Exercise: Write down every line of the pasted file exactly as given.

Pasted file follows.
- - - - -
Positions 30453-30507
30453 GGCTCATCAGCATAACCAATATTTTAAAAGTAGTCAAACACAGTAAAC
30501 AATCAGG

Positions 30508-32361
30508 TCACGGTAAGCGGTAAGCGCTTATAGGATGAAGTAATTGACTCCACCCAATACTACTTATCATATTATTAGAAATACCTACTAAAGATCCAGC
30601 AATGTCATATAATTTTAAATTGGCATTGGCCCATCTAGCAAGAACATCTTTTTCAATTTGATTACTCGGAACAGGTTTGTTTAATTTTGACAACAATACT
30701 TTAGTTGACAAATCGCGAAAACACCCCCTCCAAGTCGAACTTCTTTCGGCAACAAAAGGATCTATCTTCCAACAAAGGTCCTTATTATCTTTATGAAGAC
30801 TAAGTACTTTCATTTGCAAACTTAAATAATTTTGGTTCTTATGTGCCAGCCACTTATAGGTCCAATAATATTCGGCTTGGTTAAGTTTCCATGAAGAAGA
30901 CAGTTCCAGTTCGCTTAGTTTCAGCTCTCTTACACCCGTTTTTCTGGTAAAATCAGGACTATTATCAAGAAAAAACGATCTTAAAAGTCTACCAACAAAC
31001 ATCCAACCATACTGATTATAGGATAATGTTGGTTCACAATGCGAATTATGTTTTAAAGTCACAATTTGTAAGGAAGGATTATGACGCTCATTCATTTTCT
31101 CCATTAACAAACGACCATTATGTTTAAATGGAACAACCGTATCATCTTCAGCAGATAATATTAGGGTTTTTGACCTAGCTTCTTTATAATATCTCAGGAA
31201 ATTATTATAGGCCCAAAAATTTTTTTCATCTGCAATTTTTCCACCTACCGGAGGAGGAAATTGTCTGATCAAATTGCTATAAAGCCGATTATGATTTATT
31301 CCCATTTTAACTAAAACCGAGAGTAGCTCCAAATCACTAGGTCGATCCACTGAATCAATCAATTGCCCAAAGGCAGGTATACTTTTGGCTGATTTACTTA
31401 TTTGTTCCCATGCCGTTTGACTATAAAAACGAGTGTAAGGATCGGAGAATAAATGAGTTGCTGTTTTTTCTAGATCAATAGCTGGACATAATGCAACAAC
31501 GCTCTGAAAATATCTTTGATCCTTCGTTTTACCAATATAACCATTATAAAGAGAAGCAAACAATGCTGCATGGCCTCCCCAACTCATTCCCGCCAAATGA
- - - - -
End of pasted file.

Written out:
Positions 30453-30507
30453 GGCTCATCAGCATAACCAATATTTTAAAAGTAGTCAAACACAGTAAAC
30501 AATCAGG

Positions 30508-32361
30508 TCACGGTAAGCGGTAAGCGCTTATAGGATGAAGTAATTGACTCCACCCAATACTACTTATCATATTATTAGAAATACCTACTAAAGATCCAGC
30601 AATGTCATATAATTTTAAATTGGCATTGGCCCATCTAGCAAGAACATCTTTTTCAATTTGATTACTCGGAACAGGTTTGTTTAATTTTGACAACAATACT
30701 TTAGTTGACAAATCGCGAAAACACCCCCTCCAAGTCGAACTTCTTTCGGCAACAAAAGGATCTATCTTCCAACAAAGGTCCTTATTATCTTTATGAAGAC
30801 TAAGTACTTTCATTTGCAAACTTAAATAATTTTGGTTCTTATGTGCCAGCCACTTATAGGTCCAATAATATTCGGCTTGGTTAAGTTTCCATGAAGAAGA
30901 CAGTTCCAGTTCGCTTAGTTTCAGCTCTCTTACACCCGTTTTTCTGGTAAAATCAGGACTATTATCAAGAAAAAACGATCTTAAAAGTCTACCAACAAAC
31001 ATCCAACCATACTGATTATAGGATAATGTTGGTTCACAATGCGAATTATGTTTTAAAGTCACAATTTGTAAGGAAGGATTATGACGCTCATTCATTTTCT
31101 CCATTAACAAACGACCATTATGTTTAAATGGAACAACCGTATCATCTTCAGCAGATAATATTAGGGTTTTTGACCTAGCTTCTTTATAATATCTCAGGAA
31201 ATTATTATAGGCCCAAAAATTTTTTTCATCTGCAATTTTTCCACCTACCGGAGGAGGAAATTGTCTGATCAAATTGCTATAAAGCCGATTATGATTTATT
31301 CCCATTTTAACTAAAACCGAGAGTAGCTCCAAATCACTAGGTCGATCCACTGAATCAATCAATTGCCCAAAGGCAGGTATACTTTTGGCTGATTTACTTA
31401 TTTGTTCCCATGCCGTTTGACTATAAAAACGAGTGTAAGGATCGGAGAATAAATGAGTTGCTGTTTTTTCTAGATCAATAGCTGGACATAATGCAACAAC
31501 GCTCTGAAAATATCTTTGATCCTTCGTTTTACCAATATAACCATTATAAAGAGAAGCAAACAATGCTGCATGGCCTCCCCAACTCATTCCCGCCAAATGA